Injured Workers Day is about fighting for concrete changes to workplace legislation and make sure every worker can go to work and get home safely.
Retired union member Ziggy worked in quality control for a printing company for almost two decades, working with toxic chemicals in the air.
“Even so some managers will say, ‘that’s harmless’. But if you try to believe them, you’ll end up six foot under much quicker,” he says.
The union-led movement is seeking changes to workplace legislation and creating recognition for the support networks of injured workers – family and friends who may well find themselves in the position of primary carer.
Today is just as much about mental health as it is about physical health.
The 2021 ‘Work Shouldn’t Hurt’ report found that one third of all workers had sustained at least one injury or illness due to work in the past 12 months.
- This included 12% who suffered a physical injury and 22% who had a mental health issue
- Around 5% of workers experienced both types of injury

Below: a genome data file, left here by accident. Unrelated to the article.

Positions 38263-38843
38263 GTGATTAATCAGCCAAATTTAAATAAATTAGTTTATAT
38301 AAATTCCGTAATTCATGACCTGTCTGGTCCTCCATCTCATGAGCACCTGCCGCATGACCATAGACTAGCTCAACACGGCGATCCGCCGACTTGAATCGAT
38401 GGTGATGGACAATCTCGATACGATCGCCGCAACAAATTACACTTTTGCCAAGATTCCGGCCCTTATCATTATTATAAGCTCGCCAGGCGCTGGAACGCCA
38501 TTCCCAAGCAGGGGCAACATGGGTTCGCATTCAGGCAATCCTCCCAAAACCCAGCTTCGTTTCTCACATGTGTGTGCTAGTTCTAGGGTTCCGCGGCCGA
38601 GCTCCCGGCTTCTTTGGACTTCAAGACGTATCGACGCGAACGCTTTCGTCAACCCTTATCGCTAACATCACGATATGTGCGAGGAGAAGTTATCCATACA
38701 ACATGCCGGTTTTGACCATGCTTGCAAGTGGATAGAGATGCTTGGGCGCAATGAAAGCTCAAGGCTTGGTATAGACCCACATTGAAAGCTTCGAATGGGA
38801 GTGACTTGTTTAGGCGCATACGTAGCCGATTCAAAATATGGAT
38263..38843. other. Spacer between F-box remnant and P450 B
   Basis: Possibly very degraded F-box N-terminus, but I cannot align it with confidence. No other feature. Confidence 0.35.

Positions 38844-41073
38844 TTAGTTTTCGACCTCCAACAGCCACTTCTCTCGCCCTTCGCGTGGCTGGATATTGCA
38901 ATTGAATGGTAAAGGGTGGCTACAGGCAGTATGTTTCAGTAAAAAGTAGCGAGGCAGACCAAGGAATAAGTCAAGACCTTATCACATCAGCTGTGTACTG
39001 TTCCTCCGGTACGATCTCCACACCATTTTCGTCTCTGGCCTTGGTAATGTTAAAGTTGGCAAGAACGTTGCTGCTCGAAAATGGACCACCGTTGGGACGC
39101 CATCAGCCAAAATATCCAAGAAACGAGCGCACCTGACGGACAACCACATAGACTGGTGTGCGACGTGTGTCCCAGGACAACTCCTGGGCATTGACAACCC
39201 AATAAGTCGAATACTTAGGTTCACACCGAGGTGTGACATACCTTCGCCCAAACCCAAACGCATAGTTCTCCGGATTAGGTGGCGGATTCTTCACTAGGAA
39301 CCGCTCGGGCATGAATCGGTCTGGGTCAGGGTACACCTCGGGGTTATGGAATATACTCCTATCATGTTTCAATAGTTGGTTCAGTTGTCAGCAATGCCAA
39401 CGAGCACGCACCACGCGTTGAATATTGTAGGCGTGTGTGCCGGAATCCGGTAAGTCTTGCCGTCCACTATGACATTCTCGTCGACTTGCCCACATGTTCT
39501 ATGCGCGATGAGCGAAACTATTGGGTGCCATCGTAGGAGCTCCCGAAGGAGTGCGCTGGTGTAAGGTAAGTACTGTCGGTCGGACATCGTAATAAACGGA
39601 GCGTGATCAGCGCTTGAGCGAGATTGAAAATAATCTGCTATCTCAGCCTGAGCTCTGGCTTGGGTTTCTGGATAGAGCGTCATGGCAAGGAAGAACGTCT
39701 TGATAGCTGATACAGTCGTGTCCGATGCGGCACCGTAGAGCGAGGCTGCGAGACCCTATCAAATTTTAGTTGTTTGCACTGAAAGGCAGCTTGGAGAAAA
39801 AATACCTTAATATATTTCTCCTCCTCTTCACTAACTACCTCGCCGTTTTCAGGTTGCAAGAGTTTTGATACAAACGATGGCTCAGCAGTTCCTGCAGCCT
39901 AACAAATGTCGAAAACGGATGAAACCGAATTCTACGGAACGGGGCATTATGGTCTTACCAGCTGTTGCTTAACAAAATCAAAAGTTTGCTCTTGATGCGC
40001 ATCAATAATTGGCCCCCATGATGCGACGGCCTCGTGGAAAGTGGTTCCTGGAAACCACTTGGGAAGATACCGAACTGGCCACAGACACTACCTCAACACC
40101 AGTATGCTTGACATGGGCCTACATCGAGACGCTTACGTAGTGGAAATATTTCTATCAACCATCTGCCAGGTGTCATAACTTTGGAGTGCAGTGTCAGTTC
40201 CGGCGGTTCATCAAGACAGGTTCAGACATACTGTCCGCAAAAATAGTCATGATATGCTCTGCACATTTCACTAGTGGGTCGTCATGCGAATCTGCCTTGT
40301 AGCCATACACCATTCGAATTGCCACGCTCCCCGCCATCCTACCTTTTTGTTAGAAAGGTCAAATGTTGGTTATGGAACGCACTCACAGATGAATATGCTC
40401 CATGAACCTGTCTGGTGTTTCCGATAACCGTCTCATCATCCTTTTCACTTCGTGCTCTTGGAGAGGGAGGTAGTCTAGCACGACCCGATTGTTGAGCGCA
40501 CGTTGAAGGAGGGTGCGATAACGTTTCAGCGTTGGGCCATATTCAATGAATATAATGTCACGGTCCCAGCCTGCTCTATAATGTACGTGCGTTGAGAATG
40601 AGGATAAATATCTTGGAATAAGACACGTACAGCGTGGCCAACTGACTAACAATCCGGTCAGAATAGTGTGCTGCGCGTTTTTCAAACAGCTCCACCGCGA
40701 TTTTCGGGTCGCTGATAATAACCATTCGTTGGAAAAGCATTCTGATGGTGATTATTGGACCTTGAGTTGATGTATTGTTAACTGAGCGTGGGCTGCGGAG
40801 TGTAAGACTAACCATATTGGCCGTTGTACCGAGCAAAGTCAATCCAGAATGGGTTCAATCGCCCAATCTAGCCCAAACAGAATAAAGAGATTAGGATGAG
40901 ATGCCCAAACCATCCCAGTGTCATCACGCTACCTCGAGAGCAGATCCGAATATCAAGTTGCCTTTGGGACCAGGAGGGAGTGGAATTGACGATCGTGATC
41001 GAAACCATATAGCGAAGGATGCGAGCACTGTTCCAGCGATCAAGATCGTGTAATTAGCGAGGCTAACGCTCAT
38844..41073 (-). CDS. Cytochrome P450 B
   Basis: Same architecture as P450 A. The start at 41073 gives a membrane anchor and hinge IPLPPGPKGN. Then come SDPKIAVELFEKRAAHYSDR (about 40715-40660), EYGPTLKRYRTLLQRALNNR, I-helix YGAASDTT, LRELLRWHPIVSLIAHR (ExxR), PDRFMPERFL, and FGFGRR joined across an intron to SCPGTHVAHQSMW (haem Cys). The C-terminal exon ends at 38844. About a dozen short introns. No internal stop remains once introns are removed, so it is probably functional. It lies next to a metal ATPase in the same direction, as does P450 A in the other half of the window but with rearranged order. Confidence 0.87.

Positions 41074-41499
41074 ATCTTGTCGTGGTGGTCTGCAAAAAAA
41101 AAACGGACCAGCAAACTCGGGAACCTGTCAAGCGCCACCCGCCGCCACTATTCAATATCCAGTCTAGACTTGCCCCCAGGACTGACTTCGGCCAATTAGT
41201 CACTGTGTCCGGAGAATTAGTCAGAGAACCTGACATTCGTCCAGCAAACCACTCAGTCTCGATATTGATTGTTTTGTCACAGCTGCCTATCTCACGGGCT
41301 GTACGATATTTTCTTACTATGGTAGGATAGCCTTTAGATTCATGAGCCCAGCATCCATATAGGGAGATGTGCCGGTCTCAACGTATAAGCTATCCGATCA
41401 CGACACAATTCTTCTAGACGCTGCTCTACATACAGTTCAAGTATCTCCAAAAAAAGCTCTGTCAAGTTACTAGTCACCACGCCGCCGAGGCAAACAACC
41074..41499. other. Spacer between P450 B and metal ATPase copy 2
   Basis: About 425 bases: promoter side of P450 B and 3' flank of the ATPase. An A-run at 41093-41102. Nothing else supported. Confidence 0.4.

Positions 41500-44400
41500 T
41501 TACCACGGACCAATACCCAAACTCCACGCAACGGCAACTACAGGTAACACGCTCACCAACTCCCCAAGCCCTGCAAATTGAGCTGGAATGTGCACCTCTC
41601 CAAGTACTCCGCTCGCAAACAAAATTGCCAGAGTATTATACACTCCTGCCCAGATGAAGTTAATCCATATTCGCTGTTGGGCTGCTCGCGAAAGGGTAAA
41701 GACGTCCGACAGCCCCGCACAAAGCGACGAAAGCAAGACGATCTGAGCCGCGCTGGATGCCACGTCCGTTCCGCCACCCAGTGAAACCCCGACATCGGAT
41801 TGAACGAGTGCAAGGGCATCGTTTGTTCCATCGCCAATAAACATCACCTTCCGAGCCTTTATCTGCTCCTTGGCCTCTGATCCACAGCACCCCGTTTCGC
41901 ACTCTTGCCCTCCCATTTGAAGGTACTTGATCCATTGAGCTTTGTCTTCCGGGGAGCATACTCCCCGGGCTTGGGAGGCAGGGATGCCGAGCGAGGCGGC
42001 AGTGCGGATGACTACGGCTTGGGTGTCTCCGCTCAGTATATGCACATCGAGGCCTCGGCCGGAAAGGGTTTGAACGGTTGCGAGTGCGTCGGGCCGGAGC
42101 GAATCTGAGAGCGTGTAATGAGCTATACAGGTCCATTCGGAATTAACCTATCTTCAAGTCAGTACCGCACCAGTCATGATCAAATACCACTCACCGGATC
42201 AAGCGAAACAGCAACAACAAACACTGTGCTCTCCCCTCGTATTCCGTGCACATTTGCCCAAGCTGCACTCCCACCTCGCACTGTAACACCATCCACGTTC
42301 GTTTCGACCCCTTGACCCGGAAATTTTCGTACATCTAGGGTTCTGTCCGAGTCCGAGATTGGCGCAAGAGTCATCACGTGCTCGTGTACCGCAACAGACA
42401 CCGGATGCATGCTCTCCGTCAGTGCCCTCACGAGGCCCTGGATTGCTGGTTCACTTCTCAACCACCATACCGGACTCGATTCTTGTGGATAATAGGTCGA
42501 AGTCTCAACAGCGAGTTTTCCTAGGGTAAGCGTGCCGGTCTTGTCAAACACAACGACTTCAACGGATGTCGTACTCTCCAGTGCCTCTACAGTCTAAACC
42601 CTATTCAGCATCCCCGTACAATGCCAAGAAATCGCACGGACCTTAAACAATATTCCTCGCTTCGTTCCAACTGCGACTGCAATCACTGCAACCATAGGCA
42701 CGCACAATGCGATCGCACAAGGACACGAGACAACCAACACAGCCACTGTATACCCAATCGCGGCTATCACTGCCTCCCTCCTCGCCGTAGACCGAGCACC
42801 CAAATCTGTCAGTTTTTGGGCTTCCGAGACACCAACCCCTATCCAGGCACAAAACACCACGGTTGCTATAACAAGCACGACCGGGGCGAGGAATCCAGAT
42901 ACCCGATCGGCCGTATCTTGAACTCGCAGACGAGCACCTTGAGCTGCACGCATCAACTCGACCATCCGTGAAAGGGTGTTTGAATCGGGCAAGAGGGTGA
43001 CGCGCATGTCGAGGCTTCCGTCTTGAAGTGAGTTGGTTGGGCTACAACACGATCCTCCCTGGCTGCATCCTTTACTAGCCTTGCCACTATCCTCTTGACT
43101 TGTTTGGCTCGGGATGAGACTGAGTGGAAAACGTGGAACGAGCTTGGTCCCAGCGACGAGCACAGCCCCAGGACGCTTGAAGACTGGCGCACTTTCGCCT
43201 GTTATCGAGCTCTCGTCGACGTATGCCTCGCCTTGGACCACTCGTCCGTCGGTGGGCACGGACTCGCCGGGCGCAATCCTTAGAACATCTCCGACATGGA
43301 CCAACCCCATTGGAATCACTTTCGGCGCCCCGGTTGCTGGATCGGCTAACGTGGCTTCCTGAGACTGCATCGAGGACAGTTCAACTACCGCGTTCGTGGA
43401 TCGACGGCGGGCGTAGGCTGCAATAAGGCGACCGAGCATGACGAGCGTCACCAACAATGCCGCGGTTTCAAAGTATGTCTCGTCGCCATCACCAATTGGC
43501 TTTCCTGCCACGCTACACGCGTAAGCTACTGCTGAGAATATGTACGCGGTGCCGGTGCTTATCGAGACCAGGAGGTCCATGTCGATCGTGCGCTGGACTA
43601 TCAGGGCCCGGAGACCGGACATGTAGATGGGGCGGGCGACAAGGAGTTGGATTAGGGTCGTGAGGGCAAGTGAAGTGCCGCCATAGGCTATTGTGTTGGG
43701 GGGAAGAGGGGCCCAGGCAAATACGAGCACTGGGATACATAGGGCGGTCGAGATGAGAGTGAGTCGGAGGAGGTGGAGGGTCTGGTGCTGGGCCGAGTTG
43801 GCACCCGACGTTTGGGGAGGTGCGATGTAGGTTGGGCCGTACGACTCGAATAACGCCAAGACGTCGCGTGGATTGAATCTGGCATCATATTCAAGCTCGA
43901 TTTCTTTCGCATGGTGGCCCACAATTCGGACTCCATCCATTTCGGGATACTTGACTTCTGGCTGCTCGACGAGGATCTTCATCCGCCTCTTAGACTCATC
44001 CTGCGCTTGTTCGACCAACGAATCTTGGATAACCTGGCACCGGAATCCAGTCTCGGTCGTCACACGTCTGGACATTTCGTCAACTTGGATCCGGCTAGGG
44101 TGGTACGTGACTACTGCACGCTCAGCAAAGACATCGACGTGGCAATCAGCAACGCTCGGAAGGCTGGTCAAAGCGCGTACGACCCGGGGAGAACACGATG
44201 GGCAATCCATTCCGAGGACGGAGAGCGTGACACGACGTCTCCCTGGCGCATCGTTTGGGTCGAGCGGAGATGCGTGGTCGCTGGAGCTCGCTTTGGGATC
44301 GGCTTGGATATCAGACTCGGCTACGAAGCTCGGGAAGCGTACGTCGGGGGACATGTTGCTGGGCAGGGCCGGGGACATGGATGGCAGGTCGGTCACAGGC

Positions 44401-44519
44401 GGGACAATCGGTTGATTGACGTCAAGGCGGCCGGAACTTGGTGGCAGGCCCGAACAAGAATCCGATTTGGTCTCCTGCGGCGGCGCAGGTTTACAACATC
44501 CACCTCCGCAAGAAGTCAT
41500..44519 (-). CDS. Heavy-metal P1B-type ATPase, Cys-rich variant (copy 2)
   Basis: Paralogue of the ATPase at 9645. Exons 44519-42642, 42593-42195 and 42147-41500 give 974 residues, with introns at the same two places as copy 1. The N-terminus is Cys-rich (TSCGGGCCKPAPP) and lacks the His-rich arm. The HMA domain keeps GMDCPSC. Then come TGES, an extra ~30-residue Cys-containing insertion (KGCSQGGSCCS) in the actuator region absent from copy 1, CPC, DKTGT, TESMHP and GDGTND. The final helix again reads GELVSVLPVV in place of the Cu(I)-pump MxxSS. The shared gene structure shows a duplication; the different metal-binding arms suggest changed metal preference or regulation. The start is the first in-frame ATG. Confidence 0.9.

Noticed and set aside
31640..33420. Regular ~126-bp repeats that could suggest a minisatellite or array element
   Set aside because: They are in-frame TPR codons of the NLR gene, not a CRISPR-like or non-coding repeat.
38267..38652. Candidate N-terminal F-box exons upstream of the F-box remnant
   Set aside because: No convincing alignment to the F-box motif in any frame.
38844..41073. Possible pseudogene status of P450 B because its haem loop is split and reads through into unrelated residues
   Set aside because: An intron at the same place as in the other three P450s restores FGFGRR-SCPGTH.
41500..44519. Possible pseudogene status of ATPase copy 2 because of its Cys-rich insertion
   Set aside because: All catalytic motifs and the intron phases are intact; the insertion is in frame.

- More than a quarter of workers in frontline industries of retail and hospitality reported experiencing mental health issues.
“Health and safety is the most important factor when you start to work,” Ziggy says.
“People still get injured. There’s always room to improve.”
Showing up at work shouldn’t mean putting yourself in harm’s way. Not only are the statistics unacceptable but they are preventable.
We also know that union workplaces are safer workplaces. The report found that having a union health and safety representative at work lead to better reporting of health and safety risks.
Whether it’s humanising the WorkCover experience for workers or destigmatising mental health, Injured Workers Day is about improving working conditions for every worker in every workplace.
Workers are people, not commodities. That’s why union members stand together for better workplace conditions and protect workers’ rights.
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